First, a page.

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But He answered and said, “It is written, ‘Man shall not live by bread alone, but by every word that proceeds from the mouth of God.’ ” – Matthew 4:4

Don’t Peel Your Tomatoes: You Lose Nutrients!

Don't peel your tomatoes
Don't peel your tomatoes

Do you want to know why you shouldn’t peel your tomatoes?

Because by removing the peel, you remove nutrients. And a LOT of it. For example, 98% of flavonols, a plant-based anti-oxidant, occurs in the the skin of the tomato compared to 2% in the flesh and seeds! 

In this article I will discuss:

Why do you peel tomatoes?

There are two main reasons why you would peel tomatoes: For enhanced flavour and uniform texture.

When you want to make soups, pureés and sauces, the texture is important.

You don’t want chucky bits in there. That is especially true if you want to end up canning the tomatoes.

The decision to peel or not to peel your tomatoes, depends on what variety of tomatoes you have.

Certain varieties like Beefsteak and Roma (which was specifically bred for canning and drying) have much thicker skin than the average tomato.

These varieties you would probably want to peel.

With varieties with a thinner skin, the decision is ultimately yours.

Tomato skins also contain flavonols, a plant-based anti-oxidant, which gives of a bitter taste and can affect the taste of your dish.

When would you prefer not to peel tomatoes?

When you want to keep the tomatoes intact during the cooking process.

When you make dishes like salads, tacos, gnocchi or vegetable cassoulet, you don’t need to peel the tomatoes.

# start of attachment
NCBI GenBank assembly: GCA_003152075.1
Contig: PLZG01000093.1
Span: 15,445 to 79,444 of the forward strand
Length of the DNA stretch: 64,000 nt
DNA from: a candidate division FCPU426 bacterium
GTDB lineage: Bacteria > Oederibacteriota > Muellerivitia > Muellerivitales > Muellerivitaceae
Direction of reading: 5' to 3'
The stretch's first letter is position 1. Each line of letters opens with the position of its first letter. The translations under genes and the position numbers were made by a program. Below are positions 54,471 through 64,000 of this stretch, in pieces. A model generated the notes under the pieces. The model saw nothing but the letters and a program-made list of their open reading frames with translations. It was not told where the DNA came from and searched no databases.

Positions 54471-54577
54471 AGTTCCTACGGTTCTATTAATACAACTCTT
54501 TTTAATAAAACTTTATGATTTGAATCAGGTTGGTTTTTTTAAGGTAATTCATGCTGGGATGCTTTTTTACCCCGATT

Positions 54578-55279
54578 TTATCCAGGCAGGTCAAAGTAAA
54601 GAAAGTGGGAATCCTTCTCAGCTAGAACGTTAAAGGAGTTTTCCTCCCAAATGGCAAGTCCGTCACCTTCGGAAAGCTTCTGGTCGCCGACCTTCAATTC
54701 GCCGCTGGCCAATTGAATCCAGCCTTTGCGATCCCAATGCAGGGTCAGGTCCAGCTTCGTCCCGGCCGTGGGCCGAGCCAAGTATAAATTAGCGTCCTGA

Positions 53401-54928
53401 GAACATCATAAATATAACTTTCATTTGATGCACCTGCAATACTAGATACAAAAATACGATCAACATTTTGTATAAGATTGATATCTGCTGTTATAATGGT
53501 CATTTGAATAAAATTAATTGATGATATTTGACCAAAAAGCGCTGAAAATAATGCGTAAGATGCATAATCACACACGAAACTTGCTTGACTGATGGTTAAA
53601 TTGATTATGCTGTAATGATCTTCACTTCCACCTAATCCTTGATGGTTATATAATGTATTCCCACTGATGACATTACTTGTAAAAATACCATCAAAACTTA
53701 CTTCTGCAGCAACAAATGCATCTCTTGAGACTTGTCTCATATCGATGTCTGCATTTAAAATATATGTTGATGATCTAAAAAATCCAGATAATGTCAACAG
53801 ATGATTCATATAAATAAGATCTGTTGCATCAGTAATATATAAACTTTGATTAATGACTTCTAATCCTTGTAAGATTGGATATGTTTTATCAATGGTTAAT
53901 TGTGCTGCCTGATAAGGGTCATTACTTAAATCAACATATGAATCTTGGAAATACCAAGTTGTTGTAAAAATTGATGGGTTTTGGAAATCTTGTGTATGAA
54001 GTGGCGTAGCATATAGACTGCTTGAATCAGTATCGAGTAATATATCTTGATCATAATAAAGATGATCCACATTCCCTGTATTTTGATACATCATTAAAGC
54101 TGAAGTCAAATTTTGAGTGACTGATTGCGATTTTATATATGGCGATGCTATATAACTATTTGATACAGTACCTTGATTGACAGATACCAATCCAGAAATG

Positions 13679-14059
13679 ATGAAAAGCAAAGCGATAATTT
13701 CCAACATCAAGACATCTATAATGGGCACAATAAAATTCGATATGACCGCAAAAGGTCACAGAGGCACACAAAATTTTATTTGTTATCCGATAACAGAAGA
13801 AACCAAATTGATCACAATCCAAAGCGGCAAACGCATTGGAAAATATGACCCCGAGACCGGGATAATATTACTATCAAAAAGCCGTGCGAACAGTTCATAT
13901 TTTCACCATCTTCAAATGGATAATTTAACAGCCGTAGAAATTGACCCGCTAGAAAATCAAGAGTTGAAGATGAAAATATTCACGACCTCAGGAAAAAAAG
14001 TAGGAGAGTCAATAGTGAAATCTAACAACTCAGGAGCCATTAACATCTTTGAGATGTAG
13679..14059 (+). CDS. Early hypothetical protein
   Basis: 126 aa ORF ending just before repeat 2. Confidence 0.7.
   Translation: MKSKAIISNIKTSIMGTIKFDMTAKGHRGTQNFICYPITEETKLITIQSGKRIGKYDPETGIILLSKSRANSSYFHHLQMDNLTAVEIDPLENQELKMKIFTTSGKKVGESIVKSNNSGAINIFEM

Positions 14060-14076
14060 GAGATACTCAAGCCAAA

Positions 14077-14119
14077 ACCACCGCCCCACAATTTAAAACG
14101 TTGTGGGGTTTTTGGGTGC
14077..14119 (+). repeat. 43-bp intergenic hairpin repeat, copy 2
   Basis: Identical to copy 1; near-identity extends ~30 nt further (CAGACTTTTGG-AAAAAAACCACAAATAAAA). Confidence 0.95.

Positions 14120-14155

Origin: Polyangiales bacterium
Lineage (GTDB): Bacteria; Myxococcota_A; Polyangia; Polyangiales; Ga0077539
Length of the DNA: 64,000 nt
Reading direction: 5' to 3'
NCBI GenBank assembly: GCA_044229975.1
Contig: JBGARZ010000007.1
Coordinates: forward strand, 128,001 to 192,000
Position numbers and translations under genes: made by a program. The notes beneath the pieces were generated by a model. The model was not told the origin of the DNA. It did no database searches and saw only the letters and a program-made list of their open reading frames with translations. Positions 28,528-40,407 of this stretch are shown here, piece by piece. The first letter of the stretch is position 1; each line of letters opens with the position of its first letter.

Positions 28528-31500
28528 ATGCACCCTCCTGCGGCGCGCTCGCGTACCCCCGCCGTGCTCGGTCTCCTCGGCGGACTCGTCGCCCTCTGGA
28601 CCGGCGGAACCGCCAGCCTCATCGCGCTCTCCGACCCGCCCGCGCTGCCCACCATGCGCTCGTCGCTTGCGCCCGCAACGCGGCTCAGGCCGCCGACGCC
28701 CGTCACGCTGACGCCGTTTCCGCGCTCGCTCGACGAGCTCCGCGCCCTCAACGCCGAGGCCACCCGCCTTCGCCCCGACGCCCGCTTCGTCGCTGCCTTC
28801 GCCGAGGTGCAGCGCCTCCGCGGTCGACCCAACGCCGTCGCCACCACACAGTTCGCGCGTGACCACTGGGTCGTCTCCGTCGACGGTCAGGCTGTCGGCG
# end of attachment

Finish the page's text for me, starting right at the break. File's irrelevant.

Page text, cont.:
In fact, like in case of gnocchi or vegetable cassoulet, you want to keep the skin on to keep the tomato intact throughout the cooking process.

But I will give you another reason why you would prefer not to peel tomatoes, and that has all to do with NUTRITION.

Why shouldn't you peel tomatoes?

Because by peeling the tomato, you remove a whole heap of nutrients.

Studies have shown that the skin of tomatoes contain nutrients like amino acids, flavonols, lycopene, phenolic acids, ascorbic acid, zinc, selenium and calcium, amongst others.

And some of these nutrients occur mostly in the skin, like in the case of flavonols as mentioned earlier.

Final thoughts

Granted, there are going to be instances where you will want to peel the tomatoes.

And that’s OK, some nutriens lost here and there in a dish is certainly not going to harm you.

But what I do reccomend, however, is that when you use tomatoes in a dish, peel them only when it is really necessary.

Otherwise, leave the skin on and get a good dose of extra nutrients.

Happy cooking!